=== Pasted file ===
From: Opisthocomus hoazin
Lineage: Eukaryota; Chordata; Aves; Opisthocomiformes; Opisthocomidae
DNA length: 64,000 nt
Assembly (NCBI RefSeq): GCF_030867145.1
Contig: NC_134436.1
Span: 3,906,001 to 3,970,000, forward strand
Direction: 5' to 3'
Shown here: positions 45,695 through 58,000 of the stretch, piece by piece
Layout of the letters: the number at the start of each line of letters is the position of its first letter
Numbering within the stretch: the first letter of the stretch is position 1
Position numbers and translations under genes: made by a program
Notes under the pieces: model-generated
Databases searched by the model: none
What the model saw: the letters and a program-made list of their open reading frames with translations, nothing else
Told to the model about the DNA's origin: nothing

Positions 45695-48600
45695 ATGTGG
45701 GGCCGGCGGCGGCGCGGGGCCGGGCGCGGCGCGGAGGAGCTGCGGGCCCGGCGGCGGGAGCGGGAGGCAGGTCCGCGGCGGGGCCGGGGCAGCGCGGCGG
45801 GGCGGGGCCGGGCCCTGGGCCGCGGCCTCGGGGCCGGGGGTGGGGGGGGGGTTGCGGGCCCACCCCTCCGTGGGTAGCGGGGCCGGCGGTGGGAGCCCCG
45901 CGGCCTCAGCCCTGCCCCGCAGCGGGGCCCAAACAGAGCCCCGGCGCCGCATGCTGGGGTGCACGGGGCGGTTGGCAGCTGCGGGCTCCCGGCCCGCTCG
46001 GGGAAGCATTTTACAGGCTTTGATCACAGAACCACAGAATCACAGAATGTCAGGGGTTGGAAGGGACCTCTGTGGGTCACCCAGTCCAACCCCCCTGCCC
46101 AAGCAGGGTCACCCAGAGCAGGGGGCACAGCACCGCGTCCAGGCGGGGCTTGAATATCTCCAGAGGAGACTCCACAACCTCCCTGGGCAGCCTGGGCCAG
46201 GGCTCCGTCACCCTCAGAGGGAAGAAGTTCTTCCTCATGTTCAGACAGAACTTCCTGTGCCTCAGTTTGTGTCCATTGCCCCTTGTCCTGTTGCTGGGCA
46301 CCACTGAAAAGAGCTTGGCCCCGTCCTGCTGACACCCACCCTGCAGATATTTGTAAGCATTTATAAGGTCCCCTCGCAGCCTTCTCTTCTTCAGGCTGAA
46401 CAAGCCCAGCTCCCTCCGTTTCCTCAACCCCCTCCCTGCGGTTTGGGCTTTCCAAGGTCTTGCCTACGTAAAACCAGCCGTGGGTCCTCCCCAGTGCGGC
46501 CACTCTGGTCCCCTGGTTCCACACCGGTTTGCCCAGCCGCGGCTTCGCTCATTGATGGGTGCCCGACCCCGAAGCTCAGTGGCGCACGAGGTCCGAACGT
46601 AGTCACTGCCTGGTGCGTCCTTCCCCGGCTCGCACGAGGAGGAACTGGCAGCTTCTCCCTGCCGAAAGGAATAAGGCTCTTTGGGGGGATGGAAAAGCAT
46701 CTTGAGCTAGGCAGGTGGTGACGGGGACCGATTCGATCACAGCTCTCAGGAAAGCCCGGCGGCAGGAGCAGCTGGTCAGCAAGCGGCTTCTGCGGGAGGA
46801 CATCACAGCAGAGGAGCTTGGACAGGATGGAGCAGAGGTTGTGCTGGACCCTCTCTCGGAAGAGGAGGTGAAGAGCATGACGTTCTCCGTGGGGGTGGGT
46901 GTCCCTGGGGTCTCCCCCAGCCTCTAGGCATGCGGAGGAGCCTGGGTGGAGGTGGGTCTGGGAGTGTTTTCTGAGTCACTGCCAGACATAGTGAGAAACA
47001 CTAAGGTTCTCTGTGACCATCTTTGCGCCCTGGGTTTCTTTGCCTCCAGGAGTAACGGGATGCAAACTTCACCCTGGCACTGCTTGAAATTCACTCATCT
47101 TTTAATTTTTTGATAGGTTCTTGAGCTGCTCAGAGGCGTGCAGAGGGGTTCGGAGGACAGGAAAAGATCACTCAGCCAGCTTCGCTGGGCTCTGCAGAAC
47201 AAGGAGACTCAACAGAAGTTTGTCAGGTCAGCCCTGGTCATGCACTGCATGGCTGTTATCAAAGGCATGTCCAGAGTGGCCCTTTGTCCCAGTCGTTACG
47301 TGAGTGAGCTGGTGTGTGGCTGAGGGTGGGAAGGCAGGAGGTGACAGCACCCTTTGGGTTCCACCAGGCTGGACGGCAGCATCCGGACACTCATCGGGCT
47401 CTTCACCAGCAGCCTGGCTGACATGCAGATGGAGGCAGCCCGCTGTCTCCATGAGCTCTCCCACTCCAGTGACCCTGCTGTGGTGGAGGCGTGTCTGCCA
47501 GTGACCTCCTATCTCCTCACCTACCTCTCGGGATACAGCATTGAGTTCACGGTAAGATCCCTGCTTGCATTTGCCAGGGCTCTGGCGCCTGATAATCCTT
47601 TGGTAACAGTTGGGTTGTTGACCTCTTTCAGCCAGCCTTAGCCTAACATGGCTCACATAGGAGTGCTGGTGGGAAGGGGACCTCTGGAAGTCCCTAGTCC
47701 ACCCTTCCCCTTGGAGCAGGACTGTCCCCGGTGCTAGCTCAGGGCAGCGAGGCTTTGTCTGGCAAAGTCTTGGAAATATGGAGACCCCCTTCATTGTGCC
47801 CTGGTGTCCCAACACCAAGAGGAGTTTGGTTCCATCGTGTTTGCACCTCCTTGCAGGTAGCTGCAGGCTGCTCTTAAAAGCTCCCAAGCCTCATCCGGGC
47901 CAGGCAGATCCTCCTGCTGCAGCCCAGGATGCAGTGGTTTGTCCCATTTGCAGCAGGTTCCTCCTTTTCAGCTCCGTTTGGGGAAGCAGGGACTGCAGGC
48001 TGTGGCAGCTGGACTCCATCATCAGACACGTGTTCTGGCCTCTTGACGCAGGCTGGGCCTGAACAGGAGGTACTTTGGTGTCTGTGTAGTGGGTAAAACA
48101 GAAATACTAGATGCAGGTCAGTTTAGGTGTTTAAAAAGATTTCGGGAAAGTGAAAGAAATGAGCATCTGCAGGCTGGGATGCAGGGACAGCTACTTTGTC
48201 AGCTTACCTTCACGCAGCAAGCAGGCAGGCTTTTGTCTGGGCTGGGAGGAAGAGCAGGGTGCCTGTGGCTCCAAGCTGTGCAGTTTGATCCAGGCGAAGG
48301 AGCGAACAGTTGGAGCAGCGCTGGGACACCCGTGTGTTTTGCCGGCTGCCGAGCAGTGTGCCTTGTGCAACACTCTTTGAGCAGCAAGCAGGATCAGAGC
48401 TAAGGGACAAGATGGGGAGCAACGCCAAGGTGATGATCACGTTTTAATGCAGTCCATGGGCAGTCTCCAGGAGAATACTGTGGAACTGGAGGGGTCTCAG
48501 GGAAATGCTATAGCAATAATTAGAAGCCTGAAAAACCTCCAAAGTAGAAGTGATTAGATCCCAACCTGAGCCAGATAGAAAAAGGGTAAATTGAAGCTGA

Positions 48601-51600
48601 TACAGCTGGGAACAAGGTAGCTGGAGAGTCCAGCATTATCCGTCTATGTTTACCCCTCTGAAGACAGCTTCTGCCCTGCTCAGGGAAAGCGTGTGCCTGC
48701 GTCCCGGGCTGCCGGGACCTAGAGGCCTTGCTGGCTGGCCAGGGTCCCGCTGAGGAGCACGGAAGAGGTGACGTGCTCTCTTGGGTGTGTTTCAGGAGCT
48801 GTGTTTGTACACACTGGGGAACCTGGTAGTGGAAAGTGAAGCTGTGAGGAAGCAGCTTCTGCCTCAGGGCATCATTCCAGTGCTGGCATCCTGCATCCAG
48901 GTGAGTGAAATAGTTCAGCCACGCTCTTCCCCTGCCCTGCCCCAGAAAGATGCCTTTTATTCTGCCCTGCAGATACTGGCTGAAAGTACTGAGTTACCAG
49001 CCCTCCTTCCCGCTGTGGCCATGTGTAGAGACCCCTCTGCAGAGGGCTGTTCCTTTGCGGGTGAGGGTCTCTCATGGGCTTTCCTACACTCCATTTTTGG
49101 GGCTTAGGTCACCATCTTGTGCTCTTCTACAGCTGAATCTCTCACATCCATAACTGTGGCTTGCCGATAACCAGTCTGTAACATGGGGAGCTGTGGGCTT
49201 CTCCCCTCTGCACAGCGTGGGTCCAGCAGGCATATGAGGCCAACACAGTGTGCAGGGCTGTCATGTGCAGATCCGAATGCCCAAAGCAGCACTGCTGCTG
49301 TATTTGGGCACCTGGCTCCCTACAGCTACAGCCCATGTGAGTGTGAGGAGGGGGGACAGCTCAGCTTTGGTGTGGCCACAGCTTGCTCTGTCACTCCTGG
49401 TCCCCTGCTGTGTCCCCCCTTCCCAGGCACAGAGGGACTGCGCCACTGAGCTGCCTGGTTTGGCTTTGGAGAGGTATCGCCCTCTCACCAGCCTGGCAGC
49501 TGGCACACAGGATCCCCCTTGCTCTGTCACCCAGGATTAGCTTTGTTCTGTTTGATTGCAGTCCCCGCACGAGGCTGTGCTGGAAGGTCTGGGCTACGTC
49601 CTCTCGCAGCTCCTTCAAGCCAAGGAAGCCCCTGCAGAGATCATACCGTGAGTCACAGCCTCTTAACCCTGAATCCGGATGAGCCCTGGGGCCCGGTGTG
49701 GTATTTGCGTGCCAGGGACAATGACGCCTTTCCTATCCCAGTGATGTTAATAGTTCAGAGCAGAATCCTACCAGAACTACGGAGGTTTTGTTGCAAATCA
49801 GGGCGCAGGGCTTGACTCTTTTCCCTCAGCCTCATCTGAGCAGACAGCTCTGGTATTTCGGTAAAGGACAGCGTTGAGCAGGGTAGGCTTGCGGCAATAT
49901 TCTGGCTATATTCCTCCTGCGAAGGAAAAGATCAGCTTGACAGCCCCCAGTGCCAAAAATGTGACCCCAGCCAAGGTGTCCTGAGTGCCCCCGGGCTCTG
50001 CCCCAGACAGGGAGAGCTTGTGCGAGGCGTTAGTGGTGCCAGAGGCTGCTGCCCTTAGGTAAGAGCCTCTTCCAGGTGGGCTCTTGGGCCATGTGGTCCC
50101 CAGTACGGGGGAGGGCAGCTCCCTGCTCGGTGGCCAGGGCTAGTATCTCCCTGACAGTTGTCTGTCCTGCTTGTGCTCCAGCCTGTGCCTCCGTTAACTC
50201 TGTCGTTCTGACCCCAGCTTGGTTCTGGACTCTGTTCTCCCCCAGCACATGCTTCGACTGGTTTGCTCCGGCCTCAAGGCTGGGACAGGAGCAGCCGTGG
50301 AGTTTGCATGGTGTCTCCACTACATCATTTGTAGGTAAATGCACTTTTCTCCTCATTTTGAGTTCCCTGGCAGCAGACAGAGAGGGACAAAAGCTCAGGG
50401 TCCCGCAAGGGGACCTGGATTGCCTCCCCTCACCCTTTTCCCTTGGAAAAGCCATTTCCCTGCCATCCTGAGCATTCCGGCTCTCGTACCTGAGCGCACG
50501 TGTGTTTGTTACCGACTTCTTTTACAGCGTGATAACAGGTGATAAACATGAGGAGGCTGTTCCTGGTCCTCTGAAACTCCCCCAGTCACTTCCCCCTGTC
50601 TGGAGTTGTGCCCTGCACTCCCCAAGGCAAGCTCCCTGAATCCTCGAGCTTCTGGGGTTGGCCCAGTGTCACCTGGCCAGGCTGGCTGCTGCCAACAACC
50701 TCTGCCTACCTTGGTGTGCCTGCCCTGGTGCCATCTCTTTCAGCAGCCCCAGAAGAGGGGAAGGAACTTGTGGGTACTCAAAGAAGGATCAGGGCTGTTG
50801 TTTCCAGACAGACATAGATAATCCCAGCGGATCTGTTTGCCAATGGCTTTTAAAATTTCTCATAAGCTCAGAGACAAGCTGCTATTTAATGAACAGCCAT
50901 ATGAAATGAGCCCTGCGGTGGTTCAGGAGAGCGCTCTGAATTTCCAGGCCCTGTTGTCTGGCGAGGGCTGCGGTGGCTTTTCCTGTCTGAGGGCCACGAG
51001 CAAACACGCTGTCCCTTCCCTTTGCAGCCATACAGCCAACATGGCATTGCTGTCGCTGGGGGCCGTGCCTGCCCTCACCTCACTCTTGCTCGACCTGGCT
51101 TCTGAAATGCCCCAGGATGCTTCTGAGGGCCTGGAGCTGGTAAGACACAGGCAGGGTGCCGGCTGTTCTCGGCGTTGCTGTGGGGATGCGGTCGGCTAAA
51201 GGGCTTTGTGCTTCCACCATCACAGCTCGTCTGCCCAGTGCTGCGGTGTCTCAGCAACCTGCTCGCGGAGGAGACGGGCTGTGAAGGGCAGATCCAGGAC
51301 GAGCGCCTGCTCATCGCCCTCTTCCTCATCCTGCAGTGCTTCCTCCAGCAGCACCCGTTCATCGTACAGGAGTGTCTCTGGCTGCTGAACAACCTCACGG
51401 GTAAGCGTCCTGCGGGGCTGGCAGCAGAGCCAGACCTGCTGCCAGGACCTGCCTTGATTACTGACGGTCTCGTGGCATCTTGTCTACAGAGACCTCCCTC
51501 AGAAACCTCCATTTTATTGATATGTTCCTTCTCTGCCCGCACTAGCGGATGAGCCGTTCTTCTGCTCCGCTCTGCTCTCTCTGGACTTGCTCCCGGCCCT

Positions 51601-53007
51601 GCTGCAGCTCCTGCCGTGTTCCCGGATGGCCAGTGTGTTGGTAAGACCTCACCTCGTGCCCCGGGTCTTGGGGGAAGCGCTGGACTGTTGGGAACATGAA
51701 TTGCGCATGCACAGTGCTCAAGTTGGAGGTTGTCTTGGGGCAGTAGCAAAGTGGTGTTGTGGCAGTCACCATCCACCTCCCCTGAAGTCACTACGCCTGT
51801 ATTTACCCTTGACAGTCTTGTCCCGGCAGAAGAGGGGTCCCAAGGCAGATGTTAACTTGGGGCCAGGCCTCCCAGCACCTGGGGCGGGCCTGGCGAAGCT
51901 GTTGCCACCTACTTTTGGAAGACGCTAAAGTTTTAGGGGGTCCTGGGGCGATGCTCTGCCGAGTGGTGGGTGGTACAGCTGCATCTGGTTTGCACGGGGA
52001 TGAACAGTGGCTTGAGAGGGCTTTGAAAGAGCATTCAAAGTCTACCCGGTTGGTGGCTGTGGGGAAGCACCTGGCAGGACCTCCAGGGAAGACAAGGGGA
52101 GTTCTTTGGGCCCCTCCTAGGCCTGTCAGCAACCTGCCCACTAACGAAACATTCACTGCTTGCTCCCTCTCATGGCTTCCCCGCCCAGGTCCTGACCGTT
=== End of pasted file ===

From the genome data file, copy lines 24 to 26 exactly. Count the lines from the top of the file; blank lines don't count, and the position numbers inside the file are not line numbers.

46301 CCACTGAAAAGAGCTTGGCCCCGTCCTGCTGACACCCACCCTGCAGATATTTGTAAGCATTTATAAGGTCCCCTCGCAGCCTTCTCTTCTTCAGGCTGAA
46401 CAAGCCCAGCTCCCTCCGTTTCCTCAACCCCCTCCCTGCGGTTTGGGCTTTCCAAGGTCTTGCCTACGTAAAACCAGCCGTGGGTCCTCCCCAGTGCGGC
46501 CACTCTGGTCCCCTGGTTCCACACCGGTTTGCCCAGCCGCGGCTTCGCTCATTGATGGGTGCCCGACCCCGAAGCTCAGTGGCGCACGAGGTCCGAACGT